Proximal-distal rule medial: proximal muscles lateral: distal muscles Parallel control systems proximal: postural distal : manipulative ~

Lateral pathways: limb control

Medial pathways: trunk control

Ventral Horn Organization: Proximal - distal rule

Hierarchical Control: Brain Stem

Modulates neurons in spinal cord
interneuerons & motor neurons

2 main parallel pathways

to ventromedial spinal cord postural / proximal muscles

to dorsolateral spinal cord manipulative / distal muscles ~

Hierarchical Control: Brain Stem

Descending motor pathways are organized into two major groups:
Lateral pathways:
Rubrospinal tract

Medial pathways:
Vestibulospinal tracts (both lateral and medial) Reticulospinal tracts (both pontine and medullary) Tectospinal tract

Brain Stem Pathways

Rubrospinal tract: Facilitate the activity of flexor muscles and inhibit extensors.

Tectospinal tract: eye-head coordination Reticulospinal tract: Facilitate or inhibit voluntary movements or reflex activity. Vestibulospinal tract: Postural activity associated with balance.

Brain stem nuclei

Superior colliculus Tectospinal tract Red nucleus Rubrospinal tract

Vestibular nuclei Vestibulospinal tracts

Reticular formation Reticulospinal tracts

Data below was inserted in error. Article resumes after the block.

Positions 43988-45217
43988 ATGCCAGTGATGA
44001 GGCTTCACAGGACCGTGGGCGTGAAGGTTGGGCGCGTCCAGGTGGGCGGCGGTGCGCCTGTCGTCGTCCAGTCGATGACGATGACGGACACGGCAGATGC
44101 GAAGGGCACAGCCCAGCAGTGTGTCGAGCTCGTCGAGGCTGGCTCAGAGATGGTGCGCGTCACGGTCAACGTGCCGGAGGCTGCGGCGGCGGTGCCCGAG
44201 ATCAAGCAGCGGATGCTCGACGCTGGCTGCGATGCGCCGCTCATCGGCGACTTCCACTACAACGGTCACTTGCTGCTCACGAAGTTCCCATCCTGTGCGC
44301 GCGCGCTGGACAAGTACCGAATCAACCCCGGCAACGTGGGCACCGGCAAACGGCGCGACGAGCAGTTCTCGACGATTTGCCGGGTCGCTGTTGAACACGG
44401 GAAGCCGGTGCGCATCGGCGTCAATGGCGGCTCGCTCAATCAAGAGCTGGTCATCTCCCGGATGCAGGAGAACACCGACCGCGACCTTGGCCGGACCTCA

Brain Stem Motor Paths

Medial Lateral

Tectum Reticular formation Tectospinal tract Reticulospinal tracts

Red nucleus

Vestibular nuclei Vestibulospinal tracts Bilateral

Rubrospinal tract


Hierarchical Control: Cortex

Corticobulbar --->cranial nerves
facial muscles

Corticospinal ---> spinal nerves

Origin of axons 1/3 from primary motor cortex (M1) 1/3 from premotor areas 1/3 from somatosensory cortex ~

Cortical Motor Paths



Vestibular & Reticular nuclei Medial brain stem paths Rubrospinal tract

Red nucleus

Ventral corticospinal tract Bilateral

Pyramidal X Lateral Corticospinal tract Contralateral

Corticospinal Tract
Direct control & Indirect control
Parallel pathways

Direct ---> spinal neurons Indirect control via

cortico-reticulospinal tact cortico-rubrospinal tract ~

Corticospinal Tract
More parallel pathways Lateral corticospinal tract
contralateral projections decussate at medullary pyramid distal muscles

Ventral corticospinal tract

ipsilateral projection proximal muscles ~

Cortical areas involved in motor control

Primary motor cortex (M1)

(Association cortex)

- initiation and execution of

movement Premotor and Supplementary motor cortex - initiation of complex movement, planning the movement Posterior parietal cortex contributes to motor planning by the SMA and PMA

Somatotopic map in primary motor cortex

Distorted map: disproportionally large representation of parts requiring greater precision

Why bother study the motor pathways?

Important in understanding the various dysfunctions that can result from damage to the motor system. Multiple parallel paths & diversity of spinal connections
Damage to 1 motor cortex and pre-motor cortex projections recover some lost functions Damage to cortex and brain stem paths recover some lost functions With spinal cord injury. loss of monosynaptic connections and alternate paths via segmental and intersegmental interneurons can recover some lost functions

Ganongs Review of Medical Physiology Control of Movement 9%20movement.ppt. Wikipedia